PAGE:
I had a very enlightening discussion with one of the engineers at site a few weeks back about greenhouse gas and climate change. He was aware of the problems we are facing with our increased consumption of fossil fuels, sea level rise, salt infiltration into freshwater in Bangladesh, and how the developing world is generally powerless to stop it. He was scared about this topic, not wanting to offend me knowing I come from a country that produces so much CO2. I could sense his anxiety and beat him to the punch saying my friends and I were all aware of what our country was doing and we were trying to slow the consumption. I told him how we try to walk rather than drive, how we have implemented energy saving measures at home, and how we really don’t use a heater or AC. He was so glad to hear there were people in the States that cared and were aware what sea level rise was doing to his country. He was so moved, almost to tears, that there was hope in the world. I told him you have a voice and you should keep challenging those he meets. It has been one of only two conversations on climate science I have had in the last 3 months, and it was something that changed this man’s mind about Americans. However scary climate change may be, plastic pollution has a larger psychological effect. Seeing trash on the beach always hits people hard, at least back home. I have had limited discussions with people about the feelings they get from seeing trash everywhere. The limit in my ability to talk about this comes from the fact this is a highly abstract concept for people who have never traveled more than 150 km away from the place they were born. In these travels they generally stay in Bangladesh where the feelings on trash disposal are the same anywhere you go. Telling someone the trash you throw on the ground here ends up in the ocean and can kill fish and other life along the way is beyond their scope of the world. It will take many years of education and a large public works campaign to change the mindset of the people here. Look out Indian Ocean looks like your garbage patch is going to grow a little larger before it starts to shrink.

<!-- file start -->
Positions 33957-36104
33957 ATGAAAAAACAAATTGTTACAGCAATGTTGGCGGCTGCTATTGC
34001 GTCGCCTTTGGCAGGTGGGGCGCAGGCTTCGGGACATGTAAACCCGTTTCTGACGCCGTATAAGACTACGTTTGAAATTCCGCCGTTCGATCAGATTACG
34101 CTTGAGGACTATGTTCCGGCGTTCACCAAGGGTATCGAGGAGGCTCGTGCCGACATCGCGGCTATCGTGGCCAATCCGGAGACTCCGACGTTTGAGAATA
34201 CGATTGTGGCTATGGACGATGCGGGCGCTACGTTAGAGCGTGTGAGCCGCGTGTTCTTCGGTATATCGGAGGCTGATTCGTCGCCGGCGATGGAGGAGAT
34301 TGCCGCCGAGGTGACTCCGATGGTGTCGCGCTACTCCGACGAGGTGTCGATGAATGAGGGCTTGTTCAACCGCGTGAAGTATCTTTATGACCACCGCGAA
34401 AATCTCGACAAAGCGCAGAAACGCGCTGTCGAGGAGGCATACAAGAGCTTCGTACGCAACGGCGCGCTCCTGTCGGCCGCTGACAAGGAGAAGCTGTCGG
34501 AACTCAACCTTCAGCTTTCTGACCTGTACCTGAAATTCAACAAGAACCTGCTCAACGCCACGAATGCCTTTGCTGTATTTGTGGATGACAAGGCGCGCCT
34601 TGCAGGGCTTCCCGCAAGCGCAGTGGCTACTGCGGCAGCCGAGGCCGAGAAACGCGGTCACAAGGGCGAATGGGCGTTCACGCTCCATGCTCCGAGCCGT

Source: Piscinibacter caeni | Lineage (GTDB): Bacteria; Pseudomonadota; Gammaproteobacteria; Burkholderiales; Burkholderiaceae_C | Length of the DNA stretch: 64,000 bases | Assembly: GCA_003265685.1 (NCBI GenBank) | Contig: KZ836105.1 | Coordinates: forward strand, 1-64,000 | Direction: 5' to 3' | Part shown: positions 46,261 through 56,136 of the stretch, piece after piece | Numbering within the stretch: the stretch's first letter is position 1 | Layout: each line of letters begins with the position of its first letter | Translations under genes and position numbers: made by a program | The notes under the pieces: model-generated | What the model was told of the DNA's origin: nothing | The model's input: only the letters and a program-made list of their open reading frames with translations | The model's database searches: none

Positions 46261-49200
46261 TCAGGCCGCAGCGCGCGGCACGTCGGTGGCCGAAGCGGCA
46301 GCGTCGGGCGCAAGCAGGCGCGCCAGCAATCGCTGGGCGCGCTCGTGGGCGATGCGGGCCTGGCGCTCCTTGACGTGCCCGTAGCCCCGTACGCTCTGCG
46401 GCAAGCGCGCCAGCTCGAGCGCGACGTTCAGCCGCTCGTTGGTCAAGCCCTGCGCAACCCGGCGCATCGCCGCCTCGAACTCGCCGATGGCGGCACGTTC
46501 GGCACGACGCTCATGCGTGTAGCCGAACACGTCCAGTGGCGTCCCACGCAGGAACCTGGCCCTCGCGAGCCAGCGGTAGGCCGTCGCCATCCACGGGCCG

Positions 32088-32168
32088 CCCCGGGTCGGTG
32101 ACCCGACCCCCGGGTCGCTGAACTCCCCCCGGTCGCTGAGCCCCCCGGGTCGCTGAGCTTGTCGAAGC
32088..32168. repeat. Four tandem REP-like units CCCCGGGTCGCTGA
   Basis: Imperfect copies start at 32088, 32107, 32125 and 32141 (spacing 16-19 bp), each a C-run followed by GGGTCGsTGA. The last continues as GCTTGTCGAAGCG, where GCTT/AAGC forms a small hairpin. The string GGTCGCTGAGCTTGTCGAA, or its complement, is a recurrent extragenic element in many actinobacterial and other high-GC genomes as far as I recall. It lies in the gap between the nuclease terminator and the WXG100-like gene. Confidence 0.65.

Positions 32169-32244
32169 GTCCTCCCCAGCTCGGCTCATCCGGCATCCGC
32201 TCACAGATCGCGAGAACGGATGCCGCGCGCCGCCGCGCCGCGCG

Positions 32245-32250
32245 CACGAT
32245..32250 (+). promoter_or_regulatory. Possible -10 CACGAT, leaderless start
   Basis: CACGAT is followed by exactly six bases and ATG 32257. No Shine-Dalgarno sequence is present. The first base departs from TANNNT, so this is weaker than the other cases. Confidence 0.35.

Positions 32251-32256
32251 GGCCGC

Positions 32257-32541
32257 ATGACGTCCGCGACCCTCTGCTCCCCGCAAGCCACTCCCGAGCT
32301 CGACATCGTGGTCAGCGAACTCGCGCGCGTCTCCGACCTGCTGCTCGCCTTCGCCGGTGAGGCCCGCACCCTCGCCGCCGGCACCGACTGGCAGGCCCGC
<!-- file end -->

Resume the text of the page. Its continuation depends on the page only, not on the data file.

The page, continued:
If I had to give Bangladesh one thing to make this problem better it would be to start communal dump. The creation of a modern landfill can be costly, but there are only a few things that are critical in creating a fully contained garbage collection area. Earth movers are in short supply here, so it becomes a challenge to actually dig the landfill, but it is still something that when comparing the health costs associated with garbage disposal within the urban setting may be well worth the investment. Liners to prevent the lechate (trash juice) from getting into the ground water are also critical. This step CAN NOT be skipped in this area as many of the people get their water from public wells. These wells are only about 60 feet deep and there is almost no bedrock in the area. A non-permeable liner in a relatively shallow landfill could be just what this area needs to getting well on the way to being health and tourist friendly. There are plenty of nacimons (flat bed diesel powered tricycle) that could have small sides added, similar to a wagon back home, and could collect the refuse from central cement lined dumping points to drop off at the landfill. While this would require a large public education movement and a small amount of investment from the local government it could really pay off. Chips, soda, and cookies are still new enough to the culture that mandating recyclable packaging or biodegradable plastics would still be feasible. This however, would require a focused and strong movement from the federal government. That leads me to the next portion of the discussion…